As the YouTube versus TV debate rumbles on, the increase in live streaming of sports on social platforms gives an indication of how the market should be looking to work in an integrated manner going forward, rather than engaging in disputes about the benefits of one platform as opposed to another.
Social video is starting to look like TV, and the broadcasters are realising the importance of social to drive live engagement with audiences. Now is the time to stop debating whether TV budgets are best spent on linear TV or online video platforms, and to start focusing on actual audience behaviours and how we can best use this knowledge to interact with them in an engaging cross-platform manner.
BT Sport are potentially live streaming the Champions League Final on YouTube; Twitter have secured the streaming rights to Thursday night NFL games following a bidding war with Amazon; Yahoo are building ties with Major League Baseball; and Facebook Live is making real-time broadcasting available to users. When we consider that almost 50% of all Twitter TV conversations focus on sport, we can see why there will be more of these types of partnerships in the future, as audiences continue to embrace alternative ways to view TV content. Sport audiences still have the desire for scheduled viewing, but increasingly want to do so via mobile-friendly formats which also provide an immediacy of social sharing.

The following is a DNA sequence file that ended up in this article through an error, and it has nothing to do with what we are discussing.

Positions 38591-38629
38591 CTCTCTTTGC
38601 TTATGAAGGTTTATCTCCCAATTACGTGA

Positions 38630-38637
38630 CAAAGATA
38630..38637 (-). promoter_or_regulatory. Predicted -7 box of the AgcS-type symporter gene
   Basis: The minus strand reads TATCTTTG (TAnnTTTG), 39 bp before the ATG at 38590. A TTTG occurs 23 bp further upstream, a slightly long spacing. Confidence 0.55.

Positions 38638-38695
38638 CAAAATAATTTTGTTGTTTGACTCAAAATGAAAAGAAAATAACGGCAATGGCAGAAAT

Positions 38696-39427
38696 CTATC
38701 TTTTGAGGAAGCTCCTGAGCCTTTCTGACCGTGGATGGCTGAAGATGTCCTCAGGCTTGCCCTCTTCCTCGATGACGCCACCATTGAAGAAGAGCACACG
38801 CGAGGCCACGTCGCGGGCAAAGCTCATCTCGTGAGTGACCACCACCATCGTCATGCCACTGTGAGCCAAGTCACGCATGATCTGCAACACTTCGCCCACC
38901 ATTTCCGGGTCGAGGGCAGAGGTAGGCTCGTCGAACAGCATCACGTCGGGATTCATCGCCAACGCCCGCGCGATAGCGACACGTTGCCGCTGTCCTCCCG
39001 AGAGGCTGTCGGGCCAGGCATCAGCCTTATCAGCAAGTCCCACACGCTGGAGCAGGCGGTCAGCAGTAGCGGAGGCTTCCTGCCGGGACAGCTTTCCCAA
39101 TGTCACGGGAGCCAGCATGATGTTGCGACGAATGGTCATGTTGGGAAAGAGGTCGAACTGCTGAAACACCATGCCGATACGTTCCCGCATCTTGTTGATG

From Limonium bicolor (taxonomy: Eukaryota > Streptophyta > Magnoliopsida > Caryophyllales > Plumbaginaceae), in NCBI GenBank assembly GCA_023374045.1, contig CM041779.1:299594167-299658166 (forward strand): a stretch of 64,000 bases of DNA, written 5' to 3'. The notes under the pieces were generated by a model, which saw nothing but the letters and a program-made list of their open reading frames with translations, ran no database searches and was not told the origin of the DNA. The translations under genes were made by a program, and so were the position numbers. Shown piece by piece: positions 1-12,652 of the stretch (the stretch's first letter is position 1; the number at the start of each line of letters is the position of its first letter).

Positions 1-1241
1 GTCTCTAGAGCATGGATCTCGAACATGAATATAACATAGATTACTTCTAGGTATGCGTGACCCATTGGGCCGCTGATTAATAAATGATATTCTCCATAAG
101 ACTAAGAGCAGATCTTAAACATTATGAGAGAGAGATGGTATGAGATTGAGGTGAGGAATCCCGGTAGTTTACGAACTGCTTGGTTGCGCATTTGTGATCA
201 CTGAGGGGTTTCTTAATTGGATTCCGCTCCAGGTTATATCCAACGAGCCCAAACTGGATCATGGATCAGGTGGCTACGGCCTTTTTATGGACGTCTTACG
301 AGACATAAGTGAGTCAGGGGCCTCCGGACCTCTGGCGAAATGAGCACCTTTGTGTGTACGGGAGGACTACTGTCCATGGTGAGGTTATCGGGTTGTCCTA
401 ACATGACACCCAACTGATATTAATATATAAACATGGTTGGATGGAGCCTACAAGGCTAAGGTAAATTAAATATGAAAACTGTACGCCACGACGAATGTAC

Cross-platform video is an established way to reach millennial audiences as they move away from linear TV, and we’re now seeing the broadcasters trying to get into the act through the use of live streaming on social platforms, to enhance their coverage. With the online platforms currently having no compelling ad offering on their live formats and the limited availability of sports rights, the next few months should be an interesting time, as we see a land grab for rights and monetisation.
The broadcasters have expertise in negotiating sports rights and bringing content to mass audiences, while the social platforms have proven ability in engaging with millennials and delivering enhanced targeting, so there are clear benefits of working together rather than working in competition. The question is whether the parties can work out a mutually beneficial way to monetise sports audiences and equitably share revenues?
Facebook and Twitter see live video as a key battleground for social audiences, so going forward it will be interesting to see whether the broadcasters decide to align themselves with one platform over the other, or whether the social platforms will instead choose to enter into the expensive fight for sports rights.